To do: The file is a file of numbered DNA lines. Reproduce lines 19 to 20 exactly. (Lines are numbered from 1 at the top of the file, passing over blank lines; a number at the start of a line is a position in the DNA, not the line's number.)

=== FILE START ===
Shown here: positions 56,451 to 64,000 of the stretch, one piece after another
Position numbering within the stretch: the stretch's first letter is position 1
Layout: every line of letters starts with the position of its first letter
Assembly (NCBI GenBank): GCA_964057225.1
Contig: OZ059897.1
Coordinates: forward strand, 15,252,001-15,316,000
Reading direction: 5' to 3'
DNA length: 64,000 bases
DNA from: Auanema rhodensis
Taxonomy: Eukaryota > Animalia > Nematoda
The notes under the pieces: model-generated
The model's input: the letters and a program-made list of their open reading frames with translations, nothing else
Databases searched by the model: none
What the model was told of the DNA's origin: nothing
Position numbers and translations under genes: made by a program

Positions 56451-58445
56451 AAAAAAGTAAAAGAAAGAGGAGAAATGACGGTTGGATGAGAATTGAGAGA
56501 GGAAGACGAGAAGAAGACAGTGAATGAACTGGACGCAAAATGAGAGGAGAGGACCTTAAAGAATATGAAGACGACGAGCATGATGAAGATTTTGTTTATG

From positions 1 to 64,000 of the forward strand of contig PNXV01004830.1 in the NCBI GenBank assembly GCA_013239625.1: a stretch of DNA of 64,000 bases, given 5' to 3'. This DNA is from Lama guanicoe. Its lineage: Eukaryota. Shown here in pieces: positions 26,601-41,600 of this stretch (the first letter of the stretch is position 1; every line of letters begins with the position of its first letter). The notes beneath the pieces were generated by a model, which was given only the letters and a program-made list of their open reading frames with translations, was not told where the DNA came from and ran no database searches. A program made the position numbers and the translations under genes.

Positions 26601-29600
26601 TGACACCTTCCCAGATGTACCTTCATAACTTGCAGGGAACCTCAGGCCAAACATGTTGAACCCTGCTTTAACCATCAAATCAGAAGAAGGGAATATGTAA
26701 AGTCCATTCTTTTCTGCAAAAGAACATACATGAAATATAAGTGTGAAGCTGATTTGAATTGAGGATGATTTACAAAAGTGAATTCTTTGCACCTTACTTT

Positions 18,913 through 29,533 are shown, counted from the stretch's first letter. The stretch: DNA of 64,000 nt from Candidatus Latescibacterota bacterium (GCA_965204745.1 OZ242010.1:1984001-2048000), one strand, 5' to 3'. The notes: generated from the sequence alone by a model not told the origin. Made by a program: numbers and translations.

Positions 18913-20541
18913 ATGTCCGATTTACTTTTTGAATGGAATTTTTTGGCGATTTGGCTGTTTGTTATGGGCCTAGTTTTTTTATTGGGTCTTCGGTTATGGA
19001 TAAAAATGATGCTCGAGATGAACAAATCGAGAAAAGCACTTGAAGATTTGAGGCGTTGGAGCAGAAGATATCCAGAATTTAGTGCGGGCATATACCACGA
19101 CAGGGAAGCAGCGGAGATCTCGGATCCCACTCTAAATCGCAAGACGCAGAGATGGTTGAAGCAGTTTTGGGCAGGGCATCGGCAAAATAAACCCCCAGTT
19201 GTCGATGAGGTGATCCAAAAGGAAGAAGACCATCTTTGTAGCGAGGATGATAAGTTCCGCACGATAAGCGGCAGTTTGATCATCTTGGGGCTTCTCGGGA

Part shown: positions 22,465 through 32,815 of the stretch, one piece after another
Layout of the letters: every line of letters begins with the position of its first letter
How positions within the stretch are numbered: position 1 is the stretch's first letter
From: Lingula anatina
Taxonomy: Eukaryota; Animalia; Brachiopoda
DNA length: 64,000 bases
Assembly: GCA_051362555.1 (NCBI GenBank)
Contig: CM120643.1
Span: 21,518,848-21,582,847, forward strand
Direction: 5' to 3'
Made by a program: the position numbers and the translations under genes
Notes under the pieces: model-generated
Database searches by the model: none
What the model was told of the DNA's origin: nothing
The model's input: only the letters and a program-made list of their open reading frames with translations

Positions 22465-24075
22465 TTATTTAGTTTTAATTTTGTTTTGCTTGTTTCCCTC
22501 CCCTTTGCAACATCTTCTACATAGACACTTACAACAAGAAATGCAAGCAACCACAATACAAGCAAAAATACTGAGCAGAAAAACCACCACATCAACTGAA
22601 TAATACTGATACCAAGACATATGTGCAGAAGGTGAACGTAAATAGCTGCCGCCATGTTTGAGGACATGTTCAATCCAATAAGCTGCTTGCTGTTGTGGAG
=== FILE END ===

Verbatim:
From positions 1 to 64,000 of the forward strand of contig PNXV01004830.1 in the NCBI GenBank assembly GCA_013239625.1: a stretch of DNA of 64,000 bases, given 5' to 3'. This DNA is from Lama guanicoe. Its lineage: Eukaryota. Shown here in pieces: positions 26,601-41,600 of this stretch (the first letter of the stretch is position 1; every line of letters begins with the position of its first letter). The notes beneath the pieces were generated by a model, which was given only the letters and a program-made list of their open reading frames with translations, was not told where the DNA came from and ran no database searches. A program made the position numbers and the translations under genes.

Positions 26601-29600